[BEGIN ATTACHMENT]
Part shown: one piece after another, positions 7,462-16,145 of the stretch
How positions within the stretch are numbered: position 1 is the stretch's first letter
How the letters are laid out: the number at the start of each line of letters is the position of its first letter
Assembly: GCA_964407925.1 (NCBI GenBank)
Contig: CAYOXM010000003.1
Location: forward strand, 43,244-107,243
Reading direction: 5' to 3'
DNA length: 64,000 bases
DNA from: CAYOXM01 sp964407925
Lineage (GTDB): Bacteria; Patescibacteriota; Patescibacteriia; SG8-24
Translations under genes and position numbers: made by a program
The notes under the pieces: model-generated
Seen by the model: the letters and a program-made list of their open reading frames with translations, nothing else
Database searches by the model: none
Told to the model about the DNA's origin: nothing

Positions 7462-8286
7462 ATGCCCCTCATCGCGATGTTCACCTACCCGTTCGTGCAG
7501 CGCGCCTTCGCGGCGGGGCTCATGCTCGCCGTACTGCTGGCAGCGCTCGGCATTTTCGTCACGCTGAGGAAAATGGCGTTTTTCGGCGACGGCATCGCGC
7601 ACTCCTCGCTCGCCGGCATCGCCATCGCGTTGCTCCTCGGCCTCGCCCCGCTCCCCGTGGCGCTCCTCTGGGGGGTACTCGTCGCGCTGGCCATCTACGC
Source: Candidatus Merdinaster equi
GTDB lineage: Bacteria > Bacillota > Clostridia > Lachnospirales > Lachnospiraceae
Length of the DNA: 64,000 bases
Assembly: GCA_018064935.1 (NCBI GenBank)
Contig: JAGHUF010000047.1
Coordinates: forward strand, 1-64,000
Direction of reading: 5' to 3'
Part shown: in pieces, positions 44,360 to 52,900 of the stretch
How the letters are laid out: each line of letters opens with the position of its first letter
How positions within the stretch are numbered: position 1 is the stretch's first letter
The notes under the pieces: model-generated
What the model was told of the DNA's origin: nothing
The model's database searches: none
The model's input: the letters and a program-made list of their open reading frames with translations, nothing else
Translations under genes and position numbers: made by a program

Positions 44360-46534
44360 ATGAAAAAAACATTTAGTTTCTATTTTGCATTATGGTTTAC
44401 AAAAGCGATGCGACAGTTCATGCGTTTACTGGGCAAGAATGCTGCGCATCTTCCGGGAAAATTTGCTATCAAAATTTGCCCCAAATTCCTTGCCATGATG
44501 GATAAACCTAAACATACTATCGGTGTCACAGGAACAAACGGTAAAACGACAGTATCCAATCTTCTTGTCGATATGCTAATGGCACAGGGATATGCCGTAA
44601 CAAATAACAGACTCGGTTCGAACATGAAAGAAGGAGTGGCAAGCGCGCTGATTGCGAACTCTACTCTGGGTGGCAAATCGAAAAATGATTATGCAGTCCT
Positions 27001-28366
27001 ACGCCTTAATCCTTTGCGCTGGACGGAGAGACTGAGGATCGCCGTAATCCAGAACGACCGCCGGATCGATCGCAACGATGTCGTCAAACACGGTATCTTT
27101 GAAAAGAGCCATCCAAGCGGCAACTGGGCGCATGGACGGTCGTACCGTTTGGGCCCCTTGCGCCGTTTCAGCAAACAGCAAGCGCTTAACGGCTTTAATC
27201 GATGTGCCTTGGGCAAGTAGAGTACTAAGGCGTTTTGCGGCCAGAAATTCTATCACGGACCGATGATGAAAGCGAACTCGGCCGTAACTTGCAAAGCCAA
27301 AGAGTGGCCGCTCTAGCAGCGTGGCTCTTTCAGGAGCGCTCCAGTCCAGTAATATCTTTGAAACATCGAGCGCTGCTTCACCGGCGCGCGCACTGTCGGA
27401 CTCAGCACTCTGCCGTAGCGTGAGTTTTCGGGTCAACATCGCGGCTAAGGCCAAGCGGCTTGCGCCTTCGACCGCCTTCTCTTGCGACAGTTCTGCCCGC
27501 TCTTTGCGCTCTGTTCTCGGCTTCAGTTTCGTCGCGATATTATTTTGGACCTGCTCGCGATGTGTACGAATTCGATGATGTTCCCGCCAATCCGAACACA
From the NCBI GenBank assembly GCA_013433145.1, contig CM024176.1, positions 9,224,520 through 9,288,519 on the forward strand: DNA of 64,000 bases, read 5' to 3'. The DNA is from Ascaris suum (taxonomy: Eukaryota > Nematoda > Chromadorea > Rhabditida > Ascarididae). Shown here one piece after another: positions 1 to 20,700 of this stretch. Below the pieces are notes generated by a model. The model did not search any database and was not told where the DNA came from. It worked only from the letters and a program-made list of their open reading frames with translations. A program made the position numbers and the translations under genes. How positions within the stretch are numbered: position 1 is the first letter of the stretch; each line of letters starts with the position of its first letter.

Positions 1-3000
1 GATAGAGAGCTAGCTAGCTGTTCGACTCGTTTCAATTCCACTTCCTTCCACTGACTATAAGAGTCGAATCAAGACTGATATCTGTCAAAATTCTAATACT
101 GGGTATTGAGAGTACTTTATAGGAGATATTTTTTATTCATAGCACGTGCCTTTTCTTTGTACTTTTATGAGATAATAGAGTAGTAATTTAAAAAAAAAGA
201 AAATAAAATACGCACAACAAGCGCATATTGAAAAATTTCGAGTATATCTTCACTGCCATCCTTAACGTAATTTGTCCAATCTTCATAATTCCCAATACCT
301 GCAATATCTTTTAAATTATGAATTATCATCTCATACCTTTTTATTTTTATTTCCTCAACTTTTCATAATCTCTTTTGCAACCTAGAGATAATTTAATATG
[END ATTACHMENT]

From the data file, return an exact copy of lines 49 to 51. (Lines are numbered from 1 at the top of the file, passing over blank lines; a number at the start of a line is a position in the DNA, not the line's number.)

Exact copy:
1 GATAGAGAGCTAGCTAGCTGTTCGACTCGTTTCAATTCCACTTCCTTCCACTGACTATAAGAGTCGAATCAAGACTGATATCTGTCAAAATTCTAATACT
101 GGGTATTGAGAGTACTTTATAGGAGATATTTTTTATTCATAGCACGTGCCTTTTCTTTGTACTTTTATGAGATAATAGAGTAGTAATTTAAAAAAAAAGA
201 AAATAAAATACGCACAACAAGCGCATATTGAAAAATTTCGAGTATATCTTCACTGCCATCCTTAACGTAATTTGTCCAATCTTCATAATTCCCAATACCT